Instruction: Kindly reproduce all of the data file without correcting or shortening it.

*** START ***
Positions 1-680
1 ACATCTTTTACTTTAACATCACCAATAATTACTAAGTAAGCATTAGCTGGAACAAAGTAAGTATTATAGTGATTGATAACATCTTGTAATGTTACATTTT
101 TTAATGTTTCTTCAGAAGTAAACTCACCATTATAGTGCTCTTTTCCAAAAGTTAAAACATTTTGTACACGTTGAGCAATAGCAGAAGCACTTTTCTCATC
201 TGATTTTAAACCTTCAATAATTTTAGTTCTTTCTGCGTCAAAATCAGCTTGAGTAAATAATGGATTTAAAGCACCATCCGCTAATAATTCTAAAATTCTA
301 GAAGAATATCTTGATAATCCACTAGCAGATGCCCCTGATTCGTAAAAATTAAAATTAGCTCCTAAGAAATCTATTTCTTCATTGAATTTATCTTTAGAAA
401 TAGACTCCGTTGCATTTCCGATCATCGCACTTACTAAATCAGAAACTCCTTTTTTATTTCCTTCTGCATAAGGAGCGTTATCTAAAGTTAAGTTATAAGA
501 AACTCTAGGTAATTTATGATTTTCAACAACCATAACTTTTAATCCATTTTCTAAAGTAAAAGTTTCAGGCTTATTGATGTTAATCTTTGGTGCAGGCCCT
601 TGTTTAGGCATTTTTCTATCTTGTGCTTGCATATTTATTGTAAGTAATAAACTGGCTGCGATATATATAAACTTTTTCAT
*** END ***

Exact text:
Positions 1-680
1 ACATCTTTTACTTTAACATCACCAATAATTACTAAGTAAGCATTAGCTGGAACAAAGTAAGTATTATAGTGATTGATAACATCTTGTAATGTTACATTTT
101 TTAATGTTTCTTCAGAAGTAAACTCACCATTATAGTGCTCTTTTCCAAAAGTTAAAACATTTTGTACACGTTGAGCAATAGCAGAAGCACTTTTCTCATC
201 TGATTTTAAACCTTCAATAATTTTAGTTCTTTCTGCGTCAAAATCAGCTTGAGTAAATAATGGATTTAAAGCACCATCCGCTAATAATTCTAAAATTCTA
301 GAAGAATATCTTGATAATCCACTAGCAGATGCCCCTGATTCGTAAAAATTAAAATTAGCTCCTAAGAAATCTATTTCTTCATTGAATTTATCTTTAGAAA
401 TAGACTCCGTTGCATTTCCGATCATCGCACTTACTAAATCAGAAACTCCTTTTTTATTTCCTTCTGCATAAGGAGCGTTATCTAAAGTTAAGTTATAAGA
501 AACTCTAGGTAATTTATGATTTTCAACAACCATAACTTTTAATCCATTTTCTAAAGTAAAAGTTTCAGGCTTATTGATGTTAATCTTTGGTGCAGGCCCT
601 TGTTTAGGCATTTTTCTATCTTGTGCTTGCATATTTATTGTAAGTAATAAACTGGCTGCGATATATATAAACTTTTTCAT